So is it just me or is Aimee Mann like about sixty (60) now? I mean, you can barely tell. That’s pretty awesome. I loved Til Tuesday when I was in High School and since then have just been so busy with college and law school that I never noticed that Til Tuesday’s singer had done what most brilliant people eventually do, which is to go it on your own.
Aimee Mann’s solo career has been brilliant and fun and funny and now that I have a little time to listen to her new album, Mental Illness, I’m floored by how great it is. Her voice is as beautiful as ever, and so is she, and her writing and composition is just stellar. But don’t listen to me, listen to her.
And String Tracks!! Did I mention the string tracks and how she describes them, even her description is sublime. Not to be confused with the band of the same name, although they’re pretty great too. Being married to a string player has been one of the best things that’s ever happened to me. So, mad respect for anyone who can play and anyone who appreciates them and uses them to enhance their songs and album, such as Aimee Mann’s Mental Illness. Heading to iTunes right now to find it and add it to my collection. 🙂
Natalie Nee on “how to avoid a common issue when recording vocals PLUS VIDEO of me [Natalie Nee] singing “Lovin’ You” by Minnie Riperton”
“A couple weeks ago, I sang on a Climaxes session with Barry Donegan of Look What I Did and Evan Brewer of Animosity. Once or twice while recording Barry’s dynamic vocals, we ran into one of the most common and frustrating recording problems.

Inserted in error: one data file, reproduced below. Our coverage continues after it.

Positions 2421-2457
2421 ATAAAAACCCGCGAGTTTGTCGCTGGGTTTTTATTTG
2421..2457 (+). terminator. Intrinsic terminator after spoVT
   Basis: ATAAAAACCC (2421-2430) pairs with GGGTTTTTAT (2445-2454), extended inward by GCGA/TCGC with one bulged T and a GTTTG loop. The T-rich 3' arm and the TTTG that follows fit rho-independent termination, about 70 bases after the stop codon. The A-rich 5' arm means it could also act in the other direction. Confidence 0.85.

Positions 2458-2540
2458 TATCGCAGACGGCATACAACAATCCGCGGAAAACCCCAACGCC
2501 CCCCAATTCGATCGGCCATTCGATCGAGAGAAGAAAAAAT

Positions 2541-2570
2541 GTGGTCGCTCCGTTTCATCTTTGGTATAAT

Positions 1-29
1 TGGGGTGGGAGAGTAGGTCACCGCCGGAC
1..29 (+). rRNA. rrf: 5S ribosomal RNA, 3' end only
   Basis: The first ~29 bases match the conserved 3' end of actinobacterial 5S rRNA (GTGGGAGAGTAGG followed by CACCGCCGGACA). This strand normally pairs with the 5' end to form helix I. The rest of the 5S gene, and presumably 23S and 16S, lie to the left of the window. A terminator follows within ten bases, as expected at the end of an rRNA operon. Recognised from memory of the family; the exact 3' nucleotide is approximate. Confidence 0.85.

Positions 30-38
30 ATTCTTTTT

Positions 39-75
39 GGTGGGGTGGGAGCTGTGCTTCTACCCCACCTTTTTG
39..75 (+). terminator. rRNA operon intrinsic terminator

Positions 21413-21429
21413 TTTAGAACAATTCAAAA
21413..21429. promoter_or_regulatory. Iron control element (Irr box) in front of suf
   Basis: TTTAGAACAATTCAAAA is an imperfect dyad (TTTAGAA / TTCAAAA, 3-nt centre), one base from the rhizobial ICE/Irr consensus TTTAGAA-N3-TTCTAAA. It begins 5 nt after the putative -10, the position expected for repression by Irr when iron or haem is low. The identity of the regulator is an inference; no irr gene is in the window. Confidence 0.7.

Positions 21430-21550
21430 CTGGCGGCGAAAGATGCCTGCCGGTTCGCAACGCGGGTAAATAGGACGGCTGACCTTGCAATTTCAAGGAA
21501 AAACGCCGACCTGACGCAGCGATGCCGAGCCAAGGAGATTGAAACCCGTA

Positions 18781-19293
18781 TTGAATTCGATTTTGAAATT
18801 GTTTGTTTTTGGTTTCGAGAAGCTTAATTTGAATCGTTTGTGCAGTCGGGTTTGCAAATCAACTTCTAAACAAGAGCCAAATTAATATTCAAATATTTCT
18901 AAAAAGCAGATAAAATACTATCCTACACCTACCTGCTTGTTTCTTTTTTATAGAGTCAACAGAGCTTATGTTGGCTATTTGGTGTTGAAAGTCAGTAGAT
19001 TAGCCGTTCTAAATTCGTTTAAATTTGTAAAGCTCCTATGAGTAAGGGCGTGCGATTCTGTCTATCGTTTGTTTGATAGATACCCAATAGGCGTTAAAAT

As a singer who performs both in studios and on stage, I can testify that the difference between those two settings (and types of microphones used) is huge, and failing to adapt your vocal dynamics (or volume) to a studio setup can have very frustrating repercussions. (Pun intended. :P)
The problem with being a naturally loud stage-singer accustomed to projecting your voice all the way to China is that studios are small, and microphone sensitivities vary. If a loud singer is too close to a sensitive mic, the mic will distort those ample vocals when the vocalist decides to go for a big crescendo.
This problem can usually be solved by taking a step back from the mic. Just be sure to come in a step closer when you get soft and intimate again. Moving for no reason when recording a vocal will mess up the levels.. so stop dancing while you sing. I won’t name any names… 😉
If you want to know what not to do in a recording session, watch this video I recorded of myself covering “Loving You” by Minnie Riperton whilst not being bored at work. :)”